Liverpool Cathedral is the largest cathedral in Britain and fifth largest in the world, built between 1904 and 1978. It was designed by Giles Gilbert Scott, perhaps most famous for designing the iconic red telephone box.
Posts Tagged With: statue
Back in June I went to Liverpool for three nights. The main reason for my visit was to go to the Terracotta Warriors exhibition at the World Museum (more of which in a later post) but the first place I visited on arrival in the city was The Walker Art Gallery. One of the largest collections of artwork outside London it began in 1819 when the Liverpool Royal Institute bought 37 paintings from the collection of local philanthropist William Roscoe.
Recently for my birthday we spent a week in Llandudno, Wales (and there will be lots of posts coming up about the many things we did whilst based there). On our first day of wandering around the town we came across the below sculpture of the Queen of Hearts from Alice’s Adventures in Wonderland by Lewis Carroll. It was here that I learned that Alice Liddell – the real life inspiration for Carroll’s heroine – spent many summers with her family in Llandudno and her adventures there served as inspiration for many aspects of the books.
Watson Fothergill is one of my favourite Nottingham architects and I’ve written about him several times before. He had to move his architectural offices to George Street in Nottingham due to the building of the then Nottingham Victoria railway station (now Victoria Centre shopping centre) and this Grade II listed building was built in 1895. In 2015 part of the frontage was damaged by a truck and finally in the last month or so it has been repaired, so I went along to take photos. It says something about how well loved the building is that while I was there several people came up to me to express how pleased they were with the quality of the repair work.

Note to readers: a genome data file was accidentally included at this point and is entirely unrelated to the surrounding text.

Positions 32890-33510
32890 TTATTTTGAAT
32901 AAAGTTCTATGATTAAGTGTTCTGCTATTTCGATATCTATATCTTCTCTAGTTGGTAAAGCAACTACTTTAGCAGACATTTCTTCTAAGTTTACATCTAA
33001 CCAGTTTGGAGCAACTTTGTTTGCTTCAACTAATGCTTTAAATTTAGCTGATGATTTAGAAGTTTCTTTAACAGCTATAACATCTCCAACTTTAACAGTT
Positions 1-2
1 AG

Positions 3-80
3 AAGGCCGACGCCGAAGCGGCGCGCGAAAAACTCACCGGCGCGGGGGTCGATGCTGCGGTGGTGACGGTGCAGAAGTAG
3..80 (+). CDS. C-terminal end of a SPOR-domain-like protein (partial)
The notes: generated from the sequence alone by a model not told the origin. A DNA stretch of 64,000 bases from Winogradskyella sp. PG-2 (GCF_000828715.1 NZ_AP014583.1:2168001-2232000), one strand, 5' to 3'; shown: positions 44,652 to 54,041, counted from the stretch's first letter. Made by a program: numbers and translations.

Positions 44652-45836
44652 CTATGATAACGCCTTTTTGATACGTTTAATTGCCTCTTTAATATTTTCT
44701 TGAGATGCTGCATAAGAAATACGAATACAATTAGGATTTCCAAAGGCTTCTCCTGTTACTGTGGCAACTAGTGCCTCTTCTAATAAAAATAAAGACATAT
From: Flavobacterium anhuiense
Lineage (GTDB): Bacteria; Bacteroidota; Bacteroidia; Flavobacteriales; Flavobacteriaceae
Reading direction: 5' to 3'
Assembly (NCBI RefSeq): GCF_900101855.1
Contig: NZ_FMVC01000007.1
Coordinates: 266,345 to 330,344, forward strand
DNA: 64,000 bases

York Minster is the largest Gothic cathedral in Northern Europe and more than half of Europe’s medieval stained glass is in its windows. The first church on the site dates from around 627 but the present building dates from around 1220.
Snow really hit Nottingham on Wednesday evening and was falling pretty much nonstop during Thursday. I decided that since the Council had done a good job in keeping the bus routes open I’d head into town and take some photos since opportunities to do so in the snow don’t come along very often. I headed first to the Council House in the Market Square, then up to Nottingham Castle and around the Park Estate. I also went out into our garden and measured the snow – we’re at 5 inches now and counting. As long as it’s safe to do so I’m planning to do a bit more photography over the weekend.
The YMCA International Community Centre on Mansfield Road is housed in what was the Bluecoat Charity School. The school was founded in 1706 as the first charity school in Nottingham and classes were at first taught at St Mary’s Church and then in a building on High Pavement. They moved to the Mansfield Road Site, a building designed by Thomas Chambers Hine, in around 1853.
There are many interesting sculptures in London’s Hyde Park and the two below are simply those that I took a quick detour to investigate while on my way from Marble Arch Tube to Tyburn Convent.
The Houses of Parliament, or more correctly the Palace of Westminster, doesn’t really need any introduction. It is thanks to a fire which destroyed much of the site of the palace in 1834 that we owe the present design of the building (the Jewel Tower was among the few buildings to survive intact).
Parliament Square is just to the northwest of the Houses of Parliament, a patch of greenery notable for its statues. It was created in 1868 and redesigned again in 1950. There are eleven statues on the square, only a few of which I will showcase here. I wasn’t able to photograph them all due to the sizeable crowds of tourists taking their own photos.